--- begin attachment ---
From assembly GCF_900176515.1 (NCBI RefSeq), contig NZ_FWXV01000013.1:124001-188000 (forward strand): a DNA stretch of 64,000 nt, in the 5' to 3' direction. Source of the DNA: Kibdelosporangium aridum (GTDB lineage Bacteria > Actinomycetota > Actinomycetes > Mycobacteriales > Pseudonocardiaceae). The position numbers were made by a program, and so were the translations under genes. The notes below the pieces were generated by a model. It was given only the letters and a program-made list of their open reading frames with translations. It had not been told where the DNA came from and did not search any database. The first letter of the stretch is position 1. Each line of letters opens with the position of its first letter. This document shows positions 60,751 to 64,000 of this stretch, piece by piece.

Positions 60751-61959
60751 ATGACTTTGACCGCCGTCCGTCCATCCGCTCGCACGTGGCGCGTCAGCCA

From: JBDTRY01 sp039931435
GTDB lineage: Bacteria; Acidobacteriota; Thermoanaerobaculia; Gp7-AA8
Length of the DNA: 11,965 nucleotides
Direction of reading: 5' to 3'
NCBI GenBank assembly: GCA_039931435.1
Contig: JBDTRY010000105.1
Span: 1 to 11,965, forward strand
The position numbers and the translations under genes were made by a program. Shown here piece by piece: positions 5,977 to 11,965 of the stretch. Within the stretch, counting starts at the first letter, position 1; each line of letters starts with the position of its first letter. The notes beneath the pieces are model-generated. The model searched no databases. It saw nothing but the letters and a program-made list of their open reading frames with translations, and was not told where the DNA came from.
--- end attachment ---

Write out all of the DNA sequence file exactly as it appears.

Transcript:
From assembly GCF_900176515.1 (NCBI RefSeq), contig NZ_FWXV01000013.1:124001-188000 (forward strand): a DNA stretch of 64,000 nt, in the 5' to 3' direction. Source of the DNA: Kibdelosporangium aridum (GTDB lineage Bacteria > Actinomycetota > Actinomycetes > Mycobacteriales > Pseudonocardiaceae). The position numbers were made by a program, and so were the translations under genes. The notes below the pieces were generated by a model. It was given only the letters and a program-made list of their open reading frames with translations. It had not been told where the DNA came from and did not search any database. The first letter of the stretch is position 1. Each line of letters opens with the position of its first letter. This document shows positions 60,751 to 64,000 of this stretch, piece by piece.

Positions 60751-61959
60751 ATGACTTTGACCGCCGTCCGTCCATCCGCTCGCACGTGGCGCGTCAGCCA

From: JBDTRY01 sp039931435
GTDB lineage: Bacteria; Acidobacteriota; Thermoanaerobaculia; Gp7-AA8
Length of the DNA: 11,965 nucleotides
Direction of reading: 5' to 3'
NCBI GenBank assembly: GCA_039931435.1
Contig: JBDTRY010000105.1
Span: 1 to 11,965, forward strand
The position numbers and the translations under genes were made by a program. Shown here piece by piece: positions 5,977 to 11,965 of the stretch. Within the stretch, counting starts at the first letter, position 1; each line of letters starts with the position of its first letter. The notes beneath the pieces are model-generated. The model searched no databases. It saw nothing but the letters and a program-made list of their open reading frames with translations, and was not told where the DNA came from.